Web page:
@Kent: People like Susan Sarandon think about “revolution” like it was a movie, they seem to not know or care that social upheaval and wrenching political change hurt the people on the fringes first and most.
He also ignores that almost every other country has universal coverage, but that only a minority have single payer. Most of them have some cobbled together system with private, non-profit insurance companies and subsidized coverage for the poor. There are a lot of ways of providing universal coverage, and single payer is not necessarily the best approach.
The Moar You Know
WRT to alternative scheduling:
I’ve done 9/9. That was OK, sort of.
4/10 was the absolute worst. You spend day five sacked out in a waking coma trying to recover from the last four.
Here’s an article about the 30-hour work week which was adopted in some US industries during the Great Depression.
My employer does provide work phones for some people, but not for people in my position. For quite a while, they let people connect to the work email using the ordinary email app, and I did. Then they decided that didn’t provide good enough security, so they added a bunch of requirements that were supposed to make it more secure. Eventually, their security requirements basically required you to install a separate, secure email app for work email, as well as a bunch of stuff to let them remote wipe your phone. At that point, I gave up and decided to stop bothering. It helps that my boss has the same attitude. When the boss says, “I’ll install their crapware when they buy me a phone,” it makes it a lot easier for the worker bees to do the same thing.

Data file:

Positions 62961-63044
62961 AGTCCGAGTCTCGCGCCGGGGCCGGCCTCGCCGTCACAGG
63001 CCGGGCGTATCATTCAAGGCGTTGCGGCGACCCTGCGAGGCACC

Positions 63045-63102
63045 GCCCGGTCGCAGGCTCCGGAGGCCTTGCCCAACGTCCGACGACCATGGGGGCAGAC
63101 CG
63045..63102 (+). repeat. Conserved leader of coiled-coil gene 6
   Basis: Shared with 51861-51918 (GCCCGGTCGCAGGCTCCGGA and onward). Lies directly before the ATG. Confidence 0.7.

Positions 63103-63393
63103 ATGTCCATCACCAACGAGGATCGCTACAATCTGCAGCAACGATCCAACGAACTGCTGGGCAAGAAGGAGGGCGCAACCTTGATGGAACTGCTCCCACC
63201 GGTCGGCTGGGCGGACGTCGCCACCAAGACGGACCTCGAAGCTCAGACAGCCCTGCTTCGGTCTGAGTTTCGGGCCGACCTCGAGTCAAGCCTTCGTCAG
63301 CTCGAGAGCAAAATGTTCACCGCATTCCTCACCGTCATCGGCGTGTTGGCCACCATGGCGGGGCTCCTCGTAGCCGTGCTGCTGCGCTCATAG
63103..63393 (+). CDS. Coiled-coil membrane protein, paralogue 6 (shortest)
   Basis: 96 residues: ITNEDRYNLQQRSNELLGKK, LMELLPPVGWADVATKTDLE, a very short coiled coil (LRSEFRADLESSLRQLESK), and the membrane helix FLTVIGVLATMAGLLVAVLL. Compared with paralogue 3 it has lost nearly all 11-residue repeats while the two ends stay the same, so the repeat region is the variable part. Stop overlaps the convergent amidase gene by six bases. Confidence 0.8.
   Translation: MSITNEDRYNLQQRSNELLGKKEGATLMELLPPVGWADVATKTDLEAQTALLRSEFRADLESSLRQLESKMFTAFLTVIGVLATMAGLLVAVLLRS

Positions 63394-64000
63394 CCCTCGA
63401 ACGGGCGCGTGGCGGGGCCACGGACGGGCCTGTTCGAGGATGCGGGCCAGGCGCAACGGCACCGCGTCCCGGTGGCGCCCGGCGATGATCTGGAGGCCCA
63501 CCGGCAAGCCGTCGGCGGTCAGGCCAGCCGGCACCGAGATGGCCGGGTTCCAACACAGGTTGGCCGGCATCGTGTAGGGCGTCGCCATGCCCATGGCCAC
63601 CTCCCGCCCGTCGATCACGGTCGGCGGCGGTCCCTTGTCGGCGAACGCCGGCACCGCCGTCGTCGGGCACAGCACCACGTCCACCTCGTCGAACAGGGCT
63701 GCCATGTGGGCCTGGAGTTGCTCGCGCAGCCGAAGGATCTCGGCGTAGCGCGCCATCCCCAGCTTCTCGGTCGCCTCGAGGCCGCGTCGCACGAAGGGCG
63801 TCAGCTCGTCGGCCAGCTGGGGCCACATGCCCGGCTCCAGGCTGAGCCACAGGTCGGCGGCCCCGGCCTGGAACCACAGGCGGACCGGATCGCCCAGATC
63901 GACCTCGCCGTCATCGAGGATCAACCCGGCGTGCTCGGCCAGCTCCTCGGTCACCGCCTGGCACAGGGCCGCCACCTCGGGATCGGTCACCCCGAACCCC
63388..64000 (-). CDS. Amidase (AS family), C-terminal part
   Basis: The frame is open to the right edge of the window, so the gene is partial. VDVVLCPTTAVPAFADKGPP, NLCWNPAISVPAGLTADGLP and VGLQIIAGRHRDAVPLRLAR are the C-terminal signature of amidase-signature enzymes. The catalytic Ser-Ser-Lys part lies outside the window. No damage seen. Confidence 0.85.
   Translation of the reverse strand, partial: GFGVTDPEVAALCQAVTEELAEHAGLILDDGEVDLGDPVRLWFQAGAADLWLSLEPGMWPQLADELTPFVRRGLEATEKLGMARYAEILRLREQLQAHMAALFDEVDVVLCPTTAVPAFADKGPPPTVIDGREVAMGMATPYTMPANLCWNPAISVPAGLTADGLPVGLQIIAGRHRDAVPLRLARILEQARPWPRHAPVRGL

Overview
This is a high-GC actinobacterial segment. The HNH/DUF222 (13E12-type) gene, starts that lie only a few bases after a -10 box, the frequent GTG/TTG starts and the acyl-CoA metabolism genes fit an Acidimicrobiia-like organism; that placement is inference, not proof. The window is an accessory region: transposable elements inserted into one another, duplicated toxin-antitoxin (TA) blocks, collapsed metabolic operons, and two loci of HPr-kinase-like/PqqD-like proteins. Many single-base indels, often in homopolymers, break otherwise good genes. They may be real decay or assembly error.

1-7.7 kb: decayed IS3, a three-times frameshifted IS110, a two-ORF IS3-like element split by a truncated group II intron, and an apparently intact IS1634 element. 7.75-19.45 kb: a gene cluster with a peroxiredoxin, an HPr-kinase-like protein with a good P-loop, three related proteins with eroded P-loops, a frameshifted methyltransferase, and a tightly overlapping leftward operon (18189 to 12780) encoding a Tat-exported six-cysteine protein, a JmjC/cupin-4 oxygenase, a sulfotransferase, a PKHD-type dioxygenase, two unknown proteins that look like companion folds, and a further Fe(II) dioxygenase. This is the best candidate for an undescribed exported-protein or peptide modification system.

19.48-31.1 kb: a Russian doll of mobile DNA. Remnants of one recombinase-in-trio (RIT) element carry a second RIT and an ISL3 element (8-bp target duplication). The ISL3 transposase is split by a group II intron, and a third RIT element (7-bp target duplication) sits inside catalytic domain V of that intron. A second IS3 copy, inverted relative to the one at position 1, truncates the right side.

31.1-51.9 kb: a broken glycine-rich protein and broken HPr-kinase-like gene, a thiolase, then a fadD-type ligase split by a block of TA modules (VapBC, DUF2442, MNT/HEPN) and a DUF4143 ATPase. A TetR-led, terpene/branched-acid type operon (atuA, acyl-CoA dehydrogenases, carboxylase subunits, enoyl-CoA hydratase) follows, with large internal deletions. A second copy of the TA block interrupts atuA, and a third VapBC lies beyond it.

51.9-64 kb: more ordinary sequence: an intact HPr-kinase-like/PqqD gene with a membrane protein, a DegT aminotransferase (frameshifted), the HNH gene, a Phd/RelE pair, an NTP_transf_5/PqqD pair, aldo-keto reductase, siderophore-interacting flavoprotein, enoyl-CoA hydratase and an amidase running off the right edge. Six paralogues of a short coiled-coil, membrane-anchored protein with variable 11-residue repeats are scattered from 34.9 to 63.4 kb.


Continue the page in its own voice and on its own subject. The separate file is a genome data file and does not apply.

I think it’s less about not knowing that revolution hurts the little guy and more about not caring. They want their revolution, and if it happens to hurt the little guys along the way, tough luck. They’ll be better off after the revolution is over, so they should be glad to suffer to bring it about.
He also ignores that most European countries are parliamentary systems rather than presidential systems which essentially guarantees that a prime minister has a legislative majority to implement large-scale reforms. The US political system has a lot more veto points and it is frequently the case that the Presidency and Congress are held by different parties.
Would the goods and services provided by these people still stay the same price? If so who would eat the loss?
@Incitatus for Senate: When I farmed my tractor maintained a steady 2200 rpm no matter how many hours I drove it. I worked for 10 years at a produce packing plant. I made sure the bagging machines turned out 50 packs a minute from 7:30 AM to 7:30 PM during the Thanksgiving rush.
Most hourly workers have to maintain 100% output no matter how many hours they work in a row. And who can save $20,000 a year? That is over half of most people’s income. White privilege showing?
My own retail business and the job I currently hold, which goes back in time for 15 of the 58+ yrs I’ve been working, are the shortest work days I’ve ever had. The standard minimum when I started was 50 hrs a 5 day week with Saturdays added about 50-60% of the time. For my 11yrs in pro sports my average week was 60 hrs. Now maybe my lines of work were different but telling me that we now work longer hours than ever before is not logical. I’ll buy that there are many who have to work 2 or 3 part time jobs to make ends meet, or a full time and part time jobs because wages haven’t kept up with the cost of living and that many are actually working more than 40 hrs. And getting paid crap.
@Mike in NC:
You want to spent a 4 day weekend at one of the fat bastard’s properties?
I’m going to believe that this is just quick sentence construction, not a desire for self flagellation.
I think the longer work week and crappier wages is so that we don’t have time and money to gather pitchforks, ropes and torches.
@Gin & Tonic:
I’m around the same timeline to not filling out a time card. I’m looking forward to it, even if it means doing fuck all.